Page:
A key part of Biden’s promise to “Build Back Better” was the embrace of a worker-centered agenda which he assured the public would extend across his cabinet, especially in key areas like trade policy.
Biden’s appointee to the Office of the United States Trade Representative, Katherine Tai, explicitly proclaimed that her tenure will be defined as “mak[ing] trade a force for good that encourages a race to the top.” Tai promised to make trade policy a more inclusive process that seriously considers the views of workers from varying backgrounds and experiences to ensure trade “advances economic security and racial and gender equity.”
This represents a departure from the last forty or so years of American trade policy, in which corporate interests were paramount, and the public was completely shut out from negotiations. This corporate-led agenda resulted in trade deals such as the North American Free Trade Agreement (NAFTA), which led to the loss of over 800,000 jobs and severely weakened labor rights, and failed deals such as the Trans-Pacific Partnership (TPP), which was a ridiculously designed corporate giveaway. Yet despite these promises, email correspondence obtained through FOIA requests by Demand Progress show that senior officials across USTR, including Deputy U.S. Trade Representative Sarah Bianchi, actively seek input from executives at Big Tech firms such as Amazon and Google. Giving Big Tech a privileged ability to mold American trade policy undermines Biden’s commitment to a new era of trade deals.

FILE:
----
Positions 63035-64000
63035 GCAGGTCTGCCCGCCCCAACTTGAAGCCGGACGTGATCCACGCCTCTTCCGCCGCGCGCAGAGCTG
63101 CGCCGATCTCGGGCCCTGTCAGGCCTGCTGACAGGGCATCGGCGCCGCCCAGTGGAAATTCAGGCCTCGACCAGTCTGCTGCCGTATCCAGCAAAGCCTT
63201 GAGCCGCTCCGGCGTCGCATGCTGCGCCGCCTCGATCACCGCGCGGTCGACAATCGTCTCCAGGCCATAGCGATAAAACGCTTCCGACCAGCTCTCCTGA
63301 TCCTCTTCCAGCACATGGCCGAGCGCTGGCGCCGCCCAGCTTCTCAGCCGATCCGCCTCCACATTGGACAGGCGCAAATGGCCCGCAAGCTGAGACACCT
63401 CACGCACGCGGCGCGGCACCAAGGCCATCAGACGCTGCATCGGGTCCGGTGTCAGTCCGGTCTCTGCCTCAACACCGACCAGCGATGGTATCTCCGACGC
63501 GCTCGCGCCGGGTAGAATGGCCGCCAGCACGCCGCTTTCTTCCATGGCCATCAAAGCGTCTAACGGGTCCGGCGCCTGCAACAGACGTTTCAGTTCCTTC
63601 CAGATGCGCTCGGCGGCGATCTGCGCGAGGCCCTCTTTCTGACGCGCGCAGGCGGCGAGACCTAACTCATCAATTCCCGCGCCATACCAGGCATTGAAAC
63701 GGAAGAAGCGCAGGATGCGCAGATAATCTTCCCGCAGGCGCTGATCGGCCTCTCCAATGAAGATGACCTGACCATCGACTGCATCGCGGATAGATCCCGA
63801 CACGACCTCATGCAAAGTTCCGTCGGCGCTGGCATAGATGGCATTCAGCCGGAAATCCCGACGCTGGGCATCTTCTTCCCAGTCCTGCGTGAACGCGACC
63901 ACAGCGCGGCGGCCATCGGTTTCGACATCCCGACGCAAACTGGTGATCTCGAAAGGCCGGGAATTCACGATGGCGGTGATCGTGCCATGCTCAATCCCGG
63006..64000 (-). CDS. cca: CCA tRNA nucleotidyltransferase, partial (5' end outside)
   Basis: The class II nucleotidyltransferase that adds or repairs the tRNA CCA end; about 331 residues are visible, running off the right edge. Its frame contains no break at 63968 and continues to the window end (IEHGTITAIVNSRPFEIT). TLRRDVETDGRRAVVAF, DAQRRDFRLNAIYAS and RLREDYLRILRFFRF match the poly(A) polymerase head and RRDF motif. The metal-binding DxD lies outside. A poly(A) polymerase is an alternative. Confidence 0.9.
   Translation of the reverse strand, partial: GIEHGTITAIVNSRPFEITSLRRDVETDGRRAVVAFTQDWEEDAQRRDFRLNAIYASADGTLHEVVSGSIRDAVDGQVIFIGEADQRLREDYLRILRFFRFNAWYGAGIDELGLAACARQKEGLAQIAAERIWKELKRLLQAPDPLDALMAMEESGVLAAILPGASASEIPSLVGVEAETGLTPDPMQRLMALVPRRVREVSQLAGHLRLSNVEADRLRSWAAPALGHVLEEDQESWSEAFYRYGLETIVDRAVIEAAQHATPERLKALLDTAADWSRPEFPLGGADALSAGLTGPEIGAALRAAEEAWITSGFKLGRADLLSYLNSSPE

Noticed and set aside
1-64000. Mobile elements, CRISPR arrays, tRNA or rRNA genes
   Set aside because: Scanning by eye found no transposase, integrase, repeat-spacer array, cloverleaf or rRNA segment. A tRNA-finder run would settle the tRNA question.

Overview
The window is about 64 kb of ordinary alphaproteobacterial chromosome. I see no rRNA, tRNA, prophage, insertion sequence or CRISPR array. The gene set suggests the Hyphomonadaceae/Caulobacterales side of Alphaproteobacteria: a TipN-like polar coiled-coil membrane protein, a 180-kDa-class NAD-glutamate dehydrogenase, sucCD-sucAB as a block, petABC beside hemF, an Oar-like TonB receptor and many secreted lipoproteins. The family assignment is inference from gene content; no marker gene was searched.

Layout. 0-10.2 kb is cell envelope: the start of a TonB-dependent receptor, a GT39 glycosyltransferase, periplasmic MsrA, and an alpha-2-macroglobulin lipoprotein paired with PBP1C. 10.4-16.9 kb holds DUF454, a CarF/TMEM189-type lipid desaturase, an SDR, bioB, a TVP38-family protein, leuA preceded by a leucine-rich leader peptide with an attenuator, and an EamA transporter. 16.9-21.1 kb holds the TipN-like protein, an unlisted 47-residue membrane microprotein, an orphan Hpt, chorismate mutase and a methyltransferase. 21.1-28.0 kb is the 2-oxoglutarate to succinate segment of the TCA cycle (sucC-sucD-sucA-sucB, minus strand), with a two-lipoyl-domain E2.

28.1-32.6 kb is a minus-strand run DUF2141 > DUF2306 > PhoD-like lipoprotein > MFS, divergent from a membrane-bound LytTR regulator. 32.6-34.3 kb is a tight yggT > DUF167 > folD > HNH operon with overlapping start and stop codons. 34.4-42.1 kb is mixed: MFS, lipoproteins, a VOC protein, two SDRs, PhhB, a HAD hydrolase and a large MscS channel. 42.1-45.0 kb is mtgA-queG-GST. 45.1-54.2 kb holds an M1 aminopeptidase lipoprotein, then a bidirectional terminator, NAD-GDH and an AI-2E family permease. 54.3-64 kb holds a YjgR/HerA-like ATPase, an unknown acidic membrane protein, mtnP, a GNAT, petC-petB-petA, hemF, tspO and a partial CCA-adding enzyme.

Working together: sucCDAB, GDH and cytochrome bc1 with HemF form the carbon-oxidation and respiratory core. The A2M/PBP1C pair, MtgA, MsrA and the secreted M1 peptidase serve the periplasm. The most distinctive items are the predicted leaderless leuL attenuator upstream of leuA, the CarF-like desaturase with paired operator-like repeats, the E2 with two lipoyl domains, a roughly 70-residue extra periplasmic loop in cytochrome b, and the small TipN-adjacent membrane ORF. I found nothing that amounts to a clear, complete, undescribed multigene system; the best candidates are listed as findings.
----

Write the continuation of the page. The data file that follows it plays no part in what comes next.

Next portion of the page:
Career officials and political appointments alike have solicited input from the major technology companies, including Amazon and Google. Bianchi’s office, in particular, invited lobbyists from both companies to meet to help craft the Indo-Pacific Economic Framework, the trade agreement that was meant to usher in this new era of worker-centered trade. These private meetings show that the promise of a new direction is already being walked back.
Given the power, access and tenacity of corporate America, this should come as no surprise. It’s a reminder of corporate America’s capacity to secure favorable policy, and many government officials’ comfort with this longstanding corporate agenda, which the revolving door phenomenon makes explicit. The FOIA release shows that in January 2022, a USTR official representing Bianchi requested multiple meetings with Amazon’s Michael Punke and Jennifer Prescott, both of whom are themselves USTR alumni. Punke had served as deputy trade representative and ambassador to the World Trade Organization while Prescott was assistant trade representative for Environment and Natural Resources.
Bianchi’s office also requested an additional meeting with another Amazon lobbyist Arrow Augerot the following month. Augerot had served as USTR deputy assistant for congressional affairs between 2013 and 2016. When reaching out to discuss the Indo-Pacific Economic Framework with Google’s lobbying shop, Bianchi’s staff requested an “off-the-record” meeting to get “feedback” on the IPEF. Unsurprisingly, Google’s point of contact in these emails Behnaz Kibria is also a former USTR official, previously serving as Deputy Chief of Staff.
Google personnel make another appearance in the FOIA response; the company’s global head of policy and government affairs Karan Bhatia, who is also a former deputy trade representative, pushed Tai to intervene in South Korean deliberations over paring back the power of Apple and Google’s app stores in the country’s Telecommunications Business Act. USTR did in fact get in touch with South Korean government officials on this issue, but the legislation (which was praised by app developers) still passed, opening app store payments to real competition.